In this section, I will be talking about the biotechnology in breeding and endocrinology which is all about the promotion of breeding to ensure that all the animals are being safely looked after. I will also research into the zoo’s nutrition and the legislations towards it and why it is important to Chester zoo. Furthermore, I will also review the animal’s behaviour and environmental enrichment which Is all about checking that the behaviour of the animals is normal. I will then summarise all the points I had made and how they all link to Chester zoo.
Endocrinology is the study of hormones; this is used before the procedure of IVF can be carried out to see if the animal has any problems with their hormones that would be passed down through genetics. Chester Zoo’s endocrine lab helps to support breeding programmes through an endocrine diagnostic service and research, both in the Zoo and with other conservation partners. They measure hormones in their animals non-invasively by sampling faeces, urine or saliva. Using non-invasive methods is cheaper for the zoo to conduct as less medical equipment needs to be purchased such as the needles and sterilising equipment, therefore, non-invasive methods are preferred over invasive methods.
From the samples they can tell:
• When an animal enters puberty
• When the breeding season occurs
• If an animal is reproductively healthy and cycling regularly. This is particularly helpful with the White Rhino. Reproductive cycle knocks out ex-situ and is a problem for breeding.
• The best time to introduce males to females
• If an animal is pregnant and when they are likely to give birth
• Whether a contraception method is successful
• How an animal is responding/adapting to its environment
Knowing these things helps to enhance the well-being and reproductive success of threatened species, both in zoos and in the wild. At the zoo they routinely monitor our Black Rhinos, Asian Elephants and Okapi.
At the zoo, they regularly monitor the hormone concentrations in the faeces of their female Asian Elephants. This is a vital tool for managing reproduction in their herd. This routine monitoring allows them to predict when the females are going to be in season and when they can introduce the male for mating. It can also help to find out when a female is pregnant and when the baby is due. The keepers collect a faecal sample twice a week and deliver it to the on-site lab, which returns the results within 24 hours.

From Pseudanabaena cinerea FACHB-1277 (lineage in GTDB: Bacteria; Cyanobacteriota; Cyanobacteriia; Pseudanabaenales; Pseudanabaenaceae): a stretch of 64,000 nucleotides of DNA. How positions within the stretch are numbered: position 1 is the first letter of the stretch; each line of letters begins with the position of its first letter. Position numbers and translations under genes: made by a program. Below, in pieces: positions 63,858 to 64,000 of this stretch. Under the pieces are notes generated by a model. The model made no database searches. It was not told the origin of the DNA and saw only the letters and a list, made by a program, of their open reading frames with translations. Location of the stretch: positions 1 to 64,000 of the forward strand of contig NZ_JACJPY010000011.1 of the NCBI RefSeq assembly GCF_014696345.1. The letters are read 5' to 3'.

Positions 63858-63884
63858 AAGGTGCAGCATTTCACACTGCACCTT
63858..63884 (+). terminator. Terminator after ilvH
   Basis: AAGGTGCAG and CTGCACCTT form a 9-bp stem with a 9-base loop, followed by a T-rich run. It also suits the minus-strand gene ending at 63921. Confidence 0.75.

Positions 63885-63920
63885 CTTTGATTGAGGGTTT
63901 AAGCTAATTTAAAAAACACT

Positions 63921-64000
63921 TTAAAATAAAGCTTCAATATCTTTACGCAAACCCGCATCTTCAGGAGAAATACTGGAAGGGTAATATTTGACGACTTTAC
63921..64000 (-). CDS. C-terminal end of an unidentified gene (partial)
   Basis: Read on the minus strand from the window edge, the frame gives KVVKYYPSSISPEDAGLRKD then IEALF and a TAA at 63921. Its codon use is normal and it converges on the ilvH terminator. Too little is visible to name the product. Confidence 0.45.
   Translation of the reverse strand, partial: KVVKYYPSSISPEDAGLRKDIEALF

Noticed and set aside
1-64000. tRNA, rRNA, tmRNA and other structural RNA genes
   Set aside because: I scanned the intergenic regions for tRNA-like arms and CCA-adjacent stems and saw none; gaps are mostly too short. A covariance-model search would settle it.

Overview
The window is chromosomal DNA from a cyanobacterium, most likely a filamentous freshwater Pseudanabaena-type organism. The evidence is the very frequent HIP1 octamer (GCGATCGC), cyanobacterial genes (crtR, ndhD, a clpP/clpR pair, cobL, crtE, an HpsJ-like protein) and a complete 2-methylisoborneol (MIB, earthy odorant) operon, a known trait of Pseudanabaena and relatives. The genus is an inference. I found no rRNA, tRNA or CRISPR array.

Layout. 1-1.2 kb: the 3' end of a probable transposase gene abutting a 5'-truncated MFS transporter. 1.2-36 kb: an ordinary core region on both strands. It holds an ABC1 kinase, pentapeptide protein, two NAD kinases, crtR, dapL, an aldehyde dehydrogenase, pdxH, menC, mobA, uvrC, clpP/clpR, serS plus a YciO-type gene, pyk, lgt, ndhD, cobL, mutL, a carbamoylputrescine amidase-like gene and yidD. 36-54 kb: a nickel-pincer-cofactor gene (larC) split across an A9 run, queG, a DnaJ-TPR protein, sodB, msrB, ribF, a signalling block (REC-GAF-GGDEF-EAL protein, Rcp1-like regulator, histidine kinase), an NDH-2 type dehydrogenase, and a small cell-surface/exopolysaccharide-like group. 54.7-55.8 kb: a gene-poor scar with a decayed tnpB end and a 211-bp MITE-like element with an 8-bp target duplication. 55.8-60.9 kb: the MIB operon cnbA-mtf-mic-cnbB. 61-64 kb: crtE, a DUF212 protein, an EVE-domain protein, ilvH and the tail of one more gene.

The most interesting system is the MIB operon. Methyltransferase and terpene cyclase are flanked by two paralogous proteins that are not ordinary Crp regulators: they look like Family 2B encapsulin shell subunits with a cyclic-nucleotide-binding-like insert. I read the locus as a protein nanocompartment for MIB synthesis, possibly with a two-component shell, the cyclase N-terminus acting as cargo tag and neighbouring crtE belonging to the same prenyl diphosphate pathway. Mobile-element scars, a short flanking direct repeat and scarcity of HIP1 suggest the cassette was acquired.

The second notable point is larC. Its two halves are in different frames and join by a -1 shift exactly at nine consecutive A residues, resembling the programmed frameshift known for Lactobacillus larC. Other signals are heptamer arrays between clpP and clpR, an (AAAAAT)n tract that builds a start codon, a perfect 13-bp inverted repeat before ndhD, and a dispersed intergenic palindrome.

Chester Zoo have also used endocrinology to monitor the fertility of a female rhino which resulted in a successful pregnancy.
The graph illustrates how they were able to use faecal hormone assessment to successfully time the introduction of the male and female rhino, diagnose pregnancy and predict when the rhino would give birth. The result was a healthy baby black rhino.
Chester Zoo complies with their mission statement and the zoo licensing act as endocrinology helps to successfully breed endangered animals and is used in conservation projects to maintain animal biodiversity, such as the successful fertilisation of the Asian Elephant due to the study of endocrinology.
Biotechnology in breeding
Animal biotechnology is the use of science and engineering to modify living organisms. The goal is to make products, to improve animal welfare and to develop microorganisms for specific agricultural uses. Techniques include crossing diverse strains of animals to produce greater genetic variety. The offspring from these crosses then are bred selectively to produce the greatest number of desirable traits. For example, female horses have been bred with male donkeys to produce mules, and male horses have been bred with female donkeys to produce hinnies, for use as work animals, for the past 3,000 years. This method continues to be used today. In zoo’s animals are bred with one another to produce an offspring with the hope to sustain the